Story last updated at 1:51 p.m. Thursday, June 17, 2004
It's the early morning casts he loves the most. At 3 or 4 a.m., it's still vaguely gray. The sun isn't quite ready to start the day. The fog, hovering over the water and in patches here and there along the bank, chills the air.
And the fish, they're there too. Under the surface, in pockets beneath the current, they've been resting through the night
"It's seems they're just there, waiting for me," said Gary Sinnhuber.
Waiting and ready. Ready for a fight.
That's why the early morning casts can be the hottest, he said. It's speculation perhaps. But, after 15 years fishing the waters of the lower Kenai Peninsula, he would know.
As owner and lead guide for Homer-based Silverfin Guide Service, Sinnhuber passes his tricks and tips to visitors and locals.
Throughout the past six years, Sinnhuber said, his service has appealed to novices as well as avid anglers. For some, walk-in fishing from the water's edge is more appealing than a day drifting down the river.
Those serious about fishing want to spend a day with someone who knows the area ‹ the hot spots and what type of gear works best.
Then there are those like me, a lifelong Alaskan who, believe it or not, had never caught a fish with a rod and reel.
Not only had I never caught a fish with a rod, I had never even tried.
So, for me, Sinnhuber's operation was the answer.
He provided the gear, the bait and the know-how.
All I had to do was show up.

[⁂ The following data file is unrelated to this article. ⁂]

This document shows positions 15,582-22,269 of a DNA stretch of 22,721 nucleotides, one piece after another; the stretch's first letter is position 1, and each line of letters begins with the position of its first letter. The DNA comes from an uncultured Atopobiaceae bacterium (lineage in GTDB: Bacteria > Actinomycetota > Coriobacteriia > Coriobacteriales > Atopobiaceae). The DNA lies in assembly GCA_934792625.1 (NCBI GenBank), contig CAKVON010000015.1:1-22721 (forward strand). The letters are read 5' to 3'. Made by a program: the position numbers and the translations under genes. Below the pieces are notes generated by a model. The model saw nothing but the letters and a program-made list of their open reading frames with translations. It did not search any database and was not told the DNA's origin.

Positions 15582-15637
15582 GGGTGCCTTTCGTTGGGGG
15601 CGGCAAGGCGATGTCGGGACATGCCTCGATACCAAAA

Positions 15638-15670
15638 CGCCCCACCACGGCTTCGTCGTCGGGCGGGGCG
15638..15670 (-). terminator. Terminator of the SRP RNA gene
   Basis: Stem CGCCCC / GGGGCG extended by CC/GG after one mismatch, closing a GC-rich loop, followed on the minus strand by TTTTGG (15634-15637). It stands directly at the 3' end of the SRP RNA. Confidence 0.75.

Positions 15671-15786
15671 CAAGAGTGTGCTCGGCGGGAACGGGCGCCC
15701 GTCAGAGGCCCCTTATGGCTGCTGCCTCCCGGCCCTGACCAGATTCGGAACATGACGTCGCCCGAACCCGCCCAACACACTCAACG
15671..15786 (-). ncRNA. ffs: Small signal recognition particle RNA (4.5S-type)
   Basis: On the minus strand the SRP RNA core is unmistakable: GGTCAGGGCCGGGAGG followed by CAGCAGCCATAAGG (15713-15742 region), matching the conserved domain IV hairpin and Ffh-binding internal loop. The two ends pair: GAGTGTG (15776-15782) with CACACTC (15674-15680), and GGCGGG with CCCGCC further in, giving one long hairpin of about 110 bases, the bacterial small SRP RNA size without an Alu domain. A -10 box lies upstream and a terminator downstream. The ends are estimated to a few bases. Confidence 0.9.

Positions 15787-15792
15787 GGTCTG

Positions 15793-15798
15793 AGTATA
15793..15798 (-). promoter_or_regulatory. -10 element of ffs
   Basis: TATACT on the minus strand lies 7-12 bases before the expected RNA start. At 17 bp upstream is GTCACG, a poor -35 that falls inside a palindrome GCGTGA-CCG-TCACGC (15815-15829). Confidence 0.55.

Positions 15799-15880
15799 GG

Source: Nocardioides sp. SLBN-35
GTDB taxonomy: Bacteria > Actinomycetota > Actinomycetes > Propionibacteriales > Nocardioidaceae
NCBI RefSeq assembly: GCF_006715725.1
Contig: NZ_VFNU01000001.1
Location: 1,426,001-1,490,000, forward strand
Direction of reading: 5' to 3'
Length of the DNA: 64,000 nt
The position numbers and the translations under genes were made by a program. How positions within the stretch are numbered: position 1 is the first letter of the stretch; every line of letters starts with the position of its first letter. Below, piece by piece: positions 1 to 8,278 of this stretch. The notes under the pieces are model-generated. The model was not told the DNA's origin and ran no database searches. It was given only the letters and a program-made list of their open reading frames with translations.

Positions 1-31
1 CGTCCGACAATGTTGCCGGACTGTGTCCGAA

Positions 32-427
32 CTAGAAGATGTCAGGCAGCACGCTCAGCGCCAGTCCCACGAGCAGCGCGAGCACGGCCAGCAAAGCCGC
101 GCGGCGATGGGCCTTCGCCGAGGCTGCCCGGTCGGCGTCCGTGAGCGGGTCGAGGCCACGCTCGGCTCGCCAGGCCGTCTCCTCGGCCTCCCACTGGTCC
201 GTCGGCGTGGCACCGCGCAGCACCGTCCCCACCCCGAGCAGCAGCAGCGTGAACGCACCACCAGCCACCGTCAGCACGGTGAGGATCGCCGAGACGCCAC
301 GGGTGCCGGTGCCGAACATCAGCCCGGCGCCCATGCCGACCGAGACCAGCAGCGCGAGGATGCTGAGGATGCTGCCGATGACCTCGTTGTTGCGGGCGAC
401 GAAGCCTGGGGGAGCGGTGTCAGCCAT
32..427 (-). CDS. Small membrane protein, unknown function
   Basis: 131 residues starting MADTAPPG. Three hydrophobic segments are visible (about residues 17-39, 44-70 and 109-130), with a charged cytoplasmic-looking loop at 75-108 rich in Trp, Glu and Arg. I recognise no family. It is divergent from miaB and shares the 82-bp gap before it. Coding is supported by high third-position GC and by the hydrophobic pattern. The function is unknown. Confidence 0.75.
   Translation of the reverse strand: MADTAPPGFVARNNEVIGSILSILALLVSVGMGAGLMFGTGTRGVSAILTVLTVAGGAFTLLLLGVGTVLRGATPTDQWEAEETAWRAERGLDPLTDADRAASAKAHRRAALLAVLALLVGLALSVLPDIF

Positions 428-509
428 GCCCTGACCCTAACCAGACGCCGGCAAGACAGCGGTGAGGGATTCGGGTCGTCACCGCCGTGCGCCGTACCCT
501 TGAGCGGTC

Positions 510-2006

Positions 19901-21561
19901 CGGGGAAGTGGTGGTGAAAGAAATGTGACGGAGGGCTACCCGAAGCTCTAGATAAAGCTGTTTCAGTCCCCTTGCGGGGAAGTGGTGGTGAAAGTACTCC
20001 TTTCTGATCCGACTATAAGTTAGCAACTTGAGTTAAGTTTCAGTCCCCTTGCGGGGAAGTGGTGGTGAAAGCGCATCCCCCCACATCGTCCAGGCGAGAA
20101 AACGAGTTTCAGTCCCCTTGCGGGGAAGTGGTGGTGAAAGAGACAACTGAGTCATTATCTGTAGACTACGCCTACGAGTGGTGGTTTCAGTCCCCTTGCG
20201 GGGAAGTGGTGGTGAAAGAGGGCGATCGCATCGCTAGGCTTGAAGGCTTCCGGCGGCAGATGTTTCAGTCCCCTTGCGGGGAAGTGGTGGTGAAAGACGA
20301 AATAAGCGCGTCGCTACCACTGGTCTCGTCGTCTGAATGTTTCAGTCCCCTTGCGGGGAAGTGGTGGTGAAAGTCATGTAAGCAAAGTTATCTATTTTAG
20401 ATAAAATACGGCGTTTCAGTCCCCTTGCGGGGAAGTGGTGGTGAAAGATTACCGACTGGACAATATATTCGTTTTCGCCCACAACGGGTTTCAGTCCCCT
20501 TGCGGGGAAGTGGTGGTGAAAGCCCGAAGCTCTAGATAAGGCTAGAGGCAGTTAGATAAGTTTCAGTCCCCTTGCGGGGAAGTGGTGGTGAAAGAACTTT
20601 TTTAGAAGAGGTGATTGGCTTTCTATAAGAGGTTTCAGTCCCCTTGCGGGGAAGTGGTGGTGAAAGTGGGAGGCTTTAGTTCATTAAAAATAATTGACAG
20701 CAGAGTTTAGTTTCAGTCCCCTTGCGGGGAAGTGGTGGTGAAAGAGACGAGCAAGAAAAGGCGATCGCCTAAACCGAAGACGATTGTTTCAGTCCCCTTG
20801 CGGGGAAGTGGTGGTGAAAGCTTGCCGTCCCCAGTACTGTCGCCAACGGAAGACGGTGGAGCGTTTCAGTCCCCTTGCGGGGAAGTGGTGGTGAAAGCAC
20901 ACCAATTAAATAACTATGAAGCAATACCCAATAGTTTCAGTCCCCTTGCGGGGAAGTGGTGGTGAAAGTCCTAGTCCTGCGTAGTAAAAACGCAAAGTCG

Our day began at the grocery store in Anchor Point at 1 p.m.
From the store, we caravanned to one of the Anchor River's several access points, parked and donned our fishing apparel.
Which meant I duct-taped my jeans in a tight roll reminiscent of the 1980s' fashion faux pas and wriggled my way into a pair of hip waders.
Once we ‹ meaning Sinnhuber ‹ selected a suitable location, he and his daughter, assistant guide Rose Sinnhuber, outfitted my three fishing companions.
Walt, Chris and Andrew, three generations of Smiths, were in Homer for six days of salmon and halibut fishing.Every year, Chris said, he and his father take a fishing trip. Last year it was to the Kenai River.
They were so enamored with the Kenai Peninsula, they broke tradition and came back, this time with Chris' eldest child, 11-year-old Andrew.
Sunday was their second day with the Sinnhubers and though the outing didn't prove fruitful, Chris and Walt had both landed a king the night before.
My lesson began with the basics.
This is a rod. This is a reel. These are eggs. And this is how you use them to catch a fish.
Sinnhuber said his clients come at varying ability levels. Explaining the fundamentals to those of us completely new to the activity is rewarding, he said, particularly when he sees them on the river on their own.
Maybe he was just humoring me. But, if that's the case, he's as good an actor as he is a fisherman and either way, he put me at ease right away.
My casts throughout most of the day were haphazardly on target. At first, they had more gusto than grace.
But, by the end, with the exception of a few casts into the grass on the opposite bank, I had achieved ‹ though perhaps not mastered ‹ the silvery whip.
After a while, I could even hesitantly gauge where I should attempt to drop the bait for the optimal drift through the current.
When the day began, I could only stare blankly as Sinnhuber pointed to a spot in the river where a blip in the current indicated a fish.